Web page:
[R-G] Big Bill Haywood -- and the Old-Time Wobblies [An Appreciation]

Hunter Gray hunterbadbear at hunterbear.org
Wed Sep 19 12:44:15 MDT 2007

NOTE BY HUNTER BEAR: This is an older post of mine, long on our website. It contains a brief discussion list intro by me -- and then my review/essay from the Wisconsin Magazine of History.

Note by Hunter Bear:

These past several days, as a number of socialist "respectables" and 
ex-radicals and some liberals mount their latest efforts against Cuba [and, 
in a very real way, against Left socialism] via a statement whose final 
sentence refers to that perennially threatened and embattled Revolutionary 
country as "just one more dictatorship, concerned with maintaining its 
monopoly of power above all else," I've been thinking a good deal about Big 
Bill Haywood.

He was an enduring Red socialist and Wobbly -- always with guts -- who was 
frequently attacked by the Yellows but who Kept Fighting all the way 
through. He's been a hero of mine ever since I was a boy in the Arizona 
mountains. But I never saw his book until very early in 1955 when I read 
that great autobiography -- Bill Haywood's Book [1929] -- in a Wobbly Hall 
on Seattle's Skid Road. There, coffee and stew pots perked and old-timers 
spent many hours indeed telling their rich and dramatic stories of Strikes 
and Struggle to an eager kid, just recently out of the U.S. Army -- and now 
out to Save the World. The old library in that IWW bastion -- where the 
framed photographs of the Great Martyrs [Joe Hill, Frank Little, Wesley 
Everest] looked down from the wall -- contained many hundreds of books: 
mostly radical ones, and some fine fictional works as well.

But Bill Haywood's book -- there so heavily read it was almost falling 
apart -- was my favorite and when, after wandering and unwinding through the 
Intermountain West, I finally arrived home at Flagstaff, my parents were 
quick to call a used bookdealer via an Atlantic Monthly ad. And an 
excellent copy soon arrived which I still have. And happily, in 1958, its 
publisher -- International -- brought out an on-going new edition and, from 
time to time, I secured those, eventually giving copies over the years to my 
children along with copies of another great classic, that by Haywood's 
life-long friend, Ralph Chaplin: Wobbly [1948].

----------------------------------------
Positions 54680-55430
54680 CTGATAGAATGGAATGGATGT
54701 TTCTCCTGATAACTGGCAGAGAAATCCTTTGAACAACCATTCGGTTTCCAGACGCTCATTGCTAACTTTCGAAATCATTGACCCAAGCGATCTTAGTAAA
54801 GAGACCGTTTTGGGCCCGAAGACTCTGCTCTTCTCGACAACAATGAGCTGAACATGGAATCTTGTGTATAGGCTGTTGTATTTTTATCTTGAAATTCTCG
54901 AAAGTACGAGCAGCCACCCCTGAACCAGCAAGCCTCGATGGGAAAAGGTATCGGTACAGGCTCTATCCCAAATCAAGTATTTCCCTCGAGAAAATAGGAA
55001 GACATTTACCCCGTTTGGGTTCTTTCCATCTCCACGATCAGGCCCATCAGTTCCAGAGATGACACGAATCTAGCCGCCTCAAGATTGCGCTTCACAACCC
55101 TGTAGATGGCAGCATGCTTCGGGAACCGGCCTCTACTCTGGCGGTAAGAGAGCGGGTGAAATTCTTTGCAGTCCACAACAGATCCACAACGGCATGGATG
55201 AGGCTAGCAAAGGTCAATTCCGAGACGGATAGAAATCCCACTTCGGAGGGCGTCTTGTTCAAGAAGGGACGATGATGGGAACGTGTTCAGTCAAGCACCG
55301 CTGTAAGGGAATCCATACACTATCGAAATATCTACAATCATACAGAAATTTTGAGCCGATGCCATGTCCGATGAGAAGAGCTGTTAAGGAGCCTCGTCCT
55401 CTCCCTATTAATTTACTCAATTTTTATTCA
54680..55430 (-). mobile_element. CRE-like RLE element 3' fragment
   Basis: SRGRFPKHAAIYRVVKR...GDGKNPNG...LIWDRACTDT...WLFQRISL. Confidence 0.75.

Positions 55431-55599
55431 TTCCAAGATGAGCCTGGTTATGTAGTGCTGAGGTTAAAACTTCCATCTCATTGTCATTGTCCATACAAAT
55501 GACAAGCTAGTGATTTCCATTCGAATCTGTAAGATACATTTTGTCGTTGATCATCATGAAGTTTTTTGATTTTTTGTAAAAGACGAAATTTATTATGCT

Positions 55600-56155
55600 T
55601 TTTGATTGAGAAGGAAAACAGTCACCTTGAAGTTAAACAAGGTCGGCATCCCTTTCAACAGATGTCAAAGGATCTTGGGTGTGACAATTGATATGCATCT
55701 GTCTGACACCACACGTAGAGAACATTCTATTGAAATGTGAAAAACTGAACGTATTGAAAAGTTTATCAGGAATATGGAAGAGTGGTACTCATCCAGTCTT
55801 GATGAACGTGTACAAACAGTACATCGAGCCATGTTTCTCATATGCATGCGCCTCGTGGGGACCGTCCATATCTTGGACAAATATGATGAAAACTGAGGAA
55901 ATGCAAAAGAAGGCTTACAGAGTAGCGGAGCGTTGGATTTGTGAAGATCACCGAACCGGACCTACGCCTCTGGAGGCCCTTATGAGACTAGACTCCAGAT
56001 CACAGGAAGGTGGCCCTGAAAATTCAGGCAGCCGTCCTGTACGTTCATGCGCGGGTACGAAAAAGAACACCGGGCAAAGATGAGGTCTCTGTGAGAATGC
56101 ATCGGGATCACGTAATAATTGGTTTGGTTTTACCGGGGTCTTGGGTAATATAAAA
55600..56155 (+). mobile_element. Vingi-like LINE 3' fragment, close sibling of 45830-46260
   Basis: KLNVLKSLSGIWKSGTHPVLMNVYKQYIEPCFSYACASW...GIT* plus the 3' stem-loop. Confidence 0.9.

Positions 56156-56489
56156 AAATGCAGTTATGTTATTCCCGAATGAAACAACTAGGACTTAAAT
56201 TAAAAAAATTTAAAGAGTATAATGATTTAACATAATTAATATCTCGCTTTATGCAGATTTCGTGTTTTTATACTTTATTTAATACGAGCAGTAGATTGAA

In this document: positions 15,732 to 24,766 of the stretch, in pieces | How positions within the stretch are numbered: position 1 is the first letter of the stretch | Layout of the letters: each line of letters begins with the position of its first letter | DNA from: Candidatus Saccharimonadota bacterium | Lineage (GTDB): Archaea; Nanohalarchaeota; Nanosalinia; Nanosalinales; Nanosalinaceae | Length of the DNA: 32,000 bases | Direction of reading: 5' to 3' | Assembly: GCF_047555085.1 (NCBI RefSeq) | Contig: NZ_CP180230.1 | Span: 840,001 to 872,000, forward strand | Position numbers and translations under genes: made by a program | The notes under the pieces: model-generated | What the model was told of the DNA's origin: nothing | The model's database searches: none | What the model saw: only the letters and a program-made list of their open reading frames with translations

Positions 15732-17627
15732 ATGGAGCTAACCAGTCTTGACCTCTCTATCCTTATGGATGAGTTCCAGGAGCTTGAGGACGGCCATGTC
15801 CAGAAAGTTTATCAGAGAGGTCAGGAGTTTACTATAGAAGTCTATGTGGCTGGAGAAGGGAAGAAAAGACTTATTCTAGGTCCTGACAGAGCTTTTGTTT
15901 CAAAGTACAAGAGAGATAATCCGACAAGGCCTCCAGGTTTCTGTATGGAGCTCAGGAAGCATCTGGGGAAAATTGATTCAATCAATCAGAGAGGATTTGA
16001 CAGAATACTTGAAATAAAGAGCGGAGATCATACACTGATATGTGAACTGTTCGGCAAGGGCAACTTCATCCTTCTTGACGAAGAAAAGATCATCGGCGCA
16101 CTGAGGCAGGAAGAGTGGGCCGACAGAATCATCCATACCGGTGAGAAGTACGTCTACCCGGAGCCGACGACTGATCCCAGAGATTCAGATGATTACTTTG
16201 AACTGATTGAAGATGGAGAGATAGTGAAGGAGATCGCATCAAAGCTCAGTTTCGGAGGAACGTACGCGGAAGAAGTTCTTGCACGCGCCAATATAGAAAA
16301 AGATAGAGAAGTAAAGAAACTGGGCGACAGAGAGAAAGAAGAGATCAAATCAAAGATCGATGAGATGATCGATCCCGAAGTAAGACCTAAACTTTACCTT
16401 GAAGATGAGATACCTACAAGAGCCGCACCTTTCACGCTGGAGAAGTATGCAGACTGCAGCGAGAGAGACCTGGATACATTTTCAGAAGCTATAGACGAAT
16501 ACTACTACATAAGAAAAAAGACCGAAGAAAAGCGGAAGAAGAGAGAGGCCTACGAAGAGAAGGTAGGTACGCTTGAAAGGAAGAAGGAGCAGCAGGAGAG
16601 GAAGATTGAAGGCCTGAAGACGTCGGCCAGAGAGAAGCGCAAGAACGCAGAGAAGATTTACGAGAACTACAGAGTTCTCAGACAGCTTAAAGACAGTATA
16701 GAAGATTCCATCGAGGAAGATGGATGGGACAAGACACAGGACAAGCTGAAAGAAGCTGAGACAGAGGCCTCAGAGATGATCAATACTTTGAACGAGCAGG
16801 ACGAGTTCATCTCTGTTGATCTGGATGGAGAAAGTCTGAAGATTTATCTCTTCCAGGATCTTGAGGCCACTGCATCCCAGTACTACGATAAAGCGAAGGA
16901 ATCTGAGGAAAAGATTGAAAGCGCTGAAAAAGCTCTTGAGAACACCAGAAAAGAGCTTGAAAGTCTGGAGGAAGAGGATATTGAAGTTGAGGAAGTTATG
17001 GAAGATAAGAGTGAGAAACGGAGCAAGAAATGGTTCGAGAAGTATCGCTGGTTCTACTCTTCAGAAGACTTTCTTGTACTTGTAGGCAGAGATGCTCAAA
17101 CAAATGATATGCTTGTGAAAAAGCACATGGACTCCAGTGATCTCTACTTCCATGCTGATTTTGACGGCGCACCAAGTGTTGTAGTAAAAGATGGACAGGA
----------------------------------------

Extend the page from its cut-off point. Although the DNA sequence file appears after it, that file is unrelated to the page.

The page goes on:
Several studies of Haywood began to emerge by the end of the '60s -- notably 
a book by Joe Conlin: Big Bill Haywood and the Radical Union Movement 
[1969]. A popular bio came forth in 1983 -- Roughneck, by Peter Carlson. I 
took advantage of its appearance to do a substantial review essay for the 
Wisconsin Magazine of History -- a big and solidly academic [but always 
readable] journal. Here it is --the lead book review in the Winter 1983-84 
issue of the WMH:

Roughneck: The Life and Times of Big Bill Haywood. By Peter Carlson. [W.W. 
Norton & Co., New York, 1983. Pp. 352. Photographs, notes on sources, 
index. $17.50.] Reviewed by John R Salter, Jr [Hunter Gray]

In the concluding portion of Roughneck, a biography of William D. "Big Bill" 
Haywood, author Peter Carlson perceives the Haywood legend as something 
which "withered and died" soon after his 1928 death in the Soviet Union, 
becoming "a footnote in history books, a name entombed in dusty archives, a 
faded photograph on a yellowed newspaper clipping." This may be have been 
true in the fickle U.S. East. But when this reviewer was growing up in the 
Northern Arizona mountains in the 1950s, the memories of Utah-born Haywood, 
one of America's great radicals, and of his two primary organizations -- the 
Western Federation of Miners [WFM] and the Industrial Workers of the World 
[IWW] -- had lost little of their freshness and lustre. And in the early 
1960s at Tougaloo College, my students and I studied the historical IWW, its 
tactics, and its leaders very closely as we developed the massive 
Wobbly-type Jackson Movement in Mississippi's capital.

Carlson's book, more than a half-century after Haywood's passing, and in an 
era when too few survive of the red card-carrying old timers who followed 
the shooting-stars of the IWW ["Organization, Education, Emancipation"], is 
designed to cover the activist and personal dimensions of Haywood from the 
19th century western frontier through increasingly and bitter class warfare 
into the late 1920s and his death. Roughneck is sympathetically [and well] 
written and is a fairly detailed synthesis drawn mostly from various other 
works on the WFM and the IWW and less from archival materials and 
author-conducted interviews.

The events of the Haywood/WFM/IWW saga are basically covered. Among them